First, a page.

Taking a multidimensional view, this book synthesizes the main issues and dilemmas facing the economy of the future, seeks to frame the trade-offs in policy terms, while also advancing the discussion towards recommendations and solutions. It focuses on the intersection of work, technology, society, infrastructure, and the economic role of government. In this way, the book is centered on some of the most tangible areas of economic structure that reproduce the gains of growth, but it also addresses matters related to the distribution effects and measures that can produce more inclusive and productive outcomes, including the fundamental role of policy and regulation.
• Domestic politics
• Social policy and social development
• International relations and security.
The volume brings together an international team of experts: an interdisciplinary mix of forty contributors from Malaysia and elsewhere, including many of the leading specialists on Malaysian affairs. The chapters included in the volume form an accessible and fascinating window onto contemporary Malaysia. They each introduce a different aspect of the Malaysian polity, economy, or society, offering both historical perspective and a current assessment or investigation. Designed for general readers and specialists alike, chapters may be read individually -- each stands on its own -- or conjointly.
Up-to-date, interdisciplinary, and academically rigorous, the Handbook will be of interest to students, academics, policymakers, and others in search of reliable information on Malaysian politics, economics, and society.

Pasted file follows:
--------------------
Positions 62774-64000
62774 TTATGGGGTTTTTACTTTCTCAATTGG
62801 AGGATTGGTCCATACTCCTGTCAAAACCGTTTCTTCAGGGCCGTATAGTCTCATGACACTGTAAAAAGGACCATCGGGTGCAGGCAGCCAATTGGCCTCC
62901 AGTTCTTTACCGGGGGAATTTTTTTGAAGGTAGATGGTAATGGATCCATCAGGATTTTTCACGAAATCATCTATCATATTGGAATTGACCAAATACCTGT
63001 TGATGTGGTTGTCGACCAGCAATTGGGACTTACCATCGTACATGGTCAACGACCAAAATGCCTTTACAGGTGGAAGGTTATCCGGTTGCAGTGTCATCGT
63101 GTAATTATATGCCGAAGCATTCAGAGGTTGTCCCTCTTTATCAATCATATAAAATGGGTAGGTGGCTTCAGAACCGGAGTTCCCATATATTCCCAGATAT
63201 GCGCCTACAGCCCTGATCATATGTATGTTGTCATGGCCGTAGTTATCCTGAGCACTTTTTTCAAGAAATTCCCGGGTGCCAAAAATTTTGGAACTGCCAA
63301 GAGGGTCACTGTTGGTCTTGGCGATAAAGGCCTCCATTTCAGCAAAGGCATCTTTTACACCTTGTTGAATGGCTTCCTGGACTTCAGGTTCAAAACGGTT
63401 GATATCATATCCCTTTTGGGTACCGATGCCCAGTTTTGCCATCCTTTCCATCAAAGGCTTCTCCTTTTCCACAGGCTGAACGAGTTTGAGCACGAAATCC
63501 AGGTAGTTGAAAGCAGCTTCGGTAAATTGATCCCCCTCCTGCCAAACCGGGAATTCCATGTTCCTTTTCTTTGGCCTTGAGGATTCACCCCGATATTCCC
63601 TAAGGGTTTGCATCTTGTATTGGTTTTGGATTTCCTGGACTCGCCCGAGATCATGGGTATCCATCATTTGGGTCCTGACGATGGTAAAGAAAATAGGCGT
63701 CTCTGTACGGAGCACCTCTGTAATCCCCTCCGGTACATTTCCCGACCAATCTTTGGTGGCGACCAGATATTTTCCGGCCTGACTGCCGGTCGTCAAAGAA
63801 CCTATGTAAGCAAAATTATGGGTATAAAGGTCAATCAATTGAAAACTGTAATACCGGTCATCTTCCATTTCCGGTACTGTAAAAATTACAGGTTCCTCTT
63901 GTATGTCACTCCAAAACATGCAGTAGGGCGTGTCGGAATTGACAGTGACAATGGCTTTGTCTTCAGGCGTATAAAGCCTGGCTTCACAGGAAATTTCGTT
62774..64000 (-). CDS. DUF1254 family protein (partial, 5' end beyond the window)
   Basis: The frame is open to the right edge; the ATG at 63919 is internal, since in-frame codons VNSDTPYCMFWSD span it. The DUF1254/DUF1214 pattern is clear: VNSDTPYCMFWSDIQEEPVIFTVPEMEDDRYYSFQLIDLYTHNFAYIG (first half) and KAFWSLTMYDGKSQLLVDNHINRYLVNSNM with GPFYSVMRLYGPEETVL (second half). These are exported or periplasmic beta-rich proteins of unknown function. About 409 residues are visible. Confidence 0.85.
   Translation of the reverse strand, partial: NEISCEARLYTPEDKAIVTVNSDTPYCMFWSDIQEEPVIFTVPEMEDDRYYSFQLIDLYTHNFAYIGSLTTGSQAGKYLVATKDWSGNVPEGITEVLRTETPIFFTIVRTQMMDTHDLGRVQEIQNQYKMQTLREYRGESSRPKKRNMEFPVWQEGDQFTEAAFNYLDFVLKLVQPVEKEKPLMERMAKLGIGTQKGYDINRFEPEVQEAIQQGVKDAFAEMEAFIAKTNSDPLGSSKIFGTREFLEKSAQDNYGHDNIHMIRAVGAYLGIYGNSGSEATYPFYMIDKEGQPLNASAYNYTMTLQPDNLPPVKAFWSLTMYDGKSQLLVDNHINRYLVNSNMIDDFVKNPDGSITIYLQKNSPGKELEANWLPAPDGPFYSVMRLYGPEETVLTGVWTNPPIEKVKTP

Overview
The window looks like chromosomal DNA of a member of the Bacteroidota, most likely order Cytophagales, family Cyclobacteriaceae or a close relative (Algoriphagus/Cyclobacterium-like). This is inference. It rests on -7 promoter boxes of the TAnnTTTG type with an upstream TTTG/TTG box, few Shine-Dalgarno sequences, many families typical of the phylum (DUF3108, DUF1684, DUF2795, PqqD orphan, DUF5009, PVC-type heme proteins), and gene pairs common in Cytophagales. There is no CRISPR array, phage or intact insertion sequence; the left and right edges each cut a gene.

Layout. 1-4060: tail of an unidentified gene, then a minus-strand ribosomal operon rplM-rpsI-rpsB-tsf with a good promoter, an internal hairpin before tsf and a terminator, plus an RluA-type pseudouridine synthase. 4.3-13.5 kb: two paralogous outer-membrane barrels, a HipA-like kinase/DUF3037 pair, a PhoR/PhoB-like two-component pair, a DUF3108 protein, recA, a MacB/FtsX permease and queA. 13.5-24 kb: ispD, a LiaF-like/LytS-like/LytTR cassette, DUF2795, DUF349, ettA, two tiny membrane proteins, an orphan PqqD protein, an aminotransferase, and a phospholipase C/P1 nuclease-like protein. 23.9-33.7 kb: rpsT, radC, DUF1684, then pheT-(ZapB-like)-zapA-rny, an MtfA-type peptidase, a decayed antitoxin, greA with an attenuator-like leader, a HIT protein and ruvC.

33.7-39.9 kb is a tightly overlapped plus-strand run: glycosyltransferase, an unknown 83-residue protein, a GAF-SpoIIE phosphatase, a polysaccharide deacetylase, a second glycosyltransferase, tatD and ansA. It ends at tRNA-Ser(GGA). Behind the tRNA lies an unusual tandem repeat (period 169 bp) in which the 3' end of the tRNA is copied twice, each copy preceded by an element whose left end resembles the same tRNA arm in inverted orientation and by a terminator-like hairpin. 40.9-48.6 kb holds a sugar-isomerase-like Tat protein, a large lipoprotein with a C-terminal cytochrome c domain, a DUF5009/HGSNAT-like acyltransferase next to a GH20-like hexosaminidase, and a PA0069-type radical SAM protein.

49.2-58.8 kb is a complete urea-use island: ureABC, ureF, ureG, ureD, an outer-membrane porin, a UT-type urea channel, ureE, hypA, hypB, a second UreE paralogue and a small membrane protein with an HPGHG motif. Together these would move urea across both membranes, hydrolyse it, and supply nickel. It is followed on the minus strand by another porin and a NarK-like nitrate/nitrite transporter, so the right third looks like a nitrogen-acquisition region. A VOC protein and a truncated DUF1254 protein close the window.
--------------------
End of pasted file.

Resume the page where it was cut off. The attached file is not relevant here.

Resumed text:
Giddings notes that unlike other organizations with racial goals, Delta Sigma Theta was created to change and benefit individuals rather than society. As a sorority, it was formed to bring women together as sisters, but at the some time to address the divisive, often class-related issues confronting black women in our society. There is, in Giddings's eyes, a tension between these goals that makes Delta Sigma Theta a fascinating microcosm of the struggles of black women and their organizations.
DST members have included Mary McLeod Bethune, Mary Church Terrell, Margaret Murray Washington, Shirley Chisholm, Barbara Jordan, and, on the cultural side, Leontyne Price, Lena Horne, Ruby Dee, Judith Jamison, and Roberta Flack. In Search of Sisterhood is full of compelling, fascinating anecdotes told by the Deltas themselves, and illustrated with rare early photographs of the Delta women.
"They put him to death by hanging him on a tree." Acts 10:39
The cross and the lynching tree are the two most emotionally charged symbols in the history of the African American community. In this powerful new work, theologian James H. Cone explores these symbols and their interconnection in the history and souls of black folk. Both the cross and the lynching tree represent the worst in human beings and at the same time a thirst for life that refuses to let the worst determine our final meaning. While the lynching tree symbolized white power and "black death," the cross symbolizes divine power and "black life" God overcoming the power of sin and death. For African Americans, the image of Jesus, hung on a tree to die, powerfully grounded their faith that God was with them, even in the suffering of the lynching era.
In a work that spans social history, theology, and cultural studies, Cone explores the message of the spirituals and the power of the blues; the passion and of Emmet Till and the engaged vision of Martin Luther King, Jr.; he invokes the spirits of Billie Holliday and Langston Hughes, Fannie Lou Hamer and Ida B. Well, and the witness of black artists, writers, preachers, and fighters for justice. And he remembers the victims, especially the 5,000 who perished during the lynching period. Through their witness he contemplates the greatest challenge of any Christian theology to explain how life can be made meaningful in the face of death and injustice.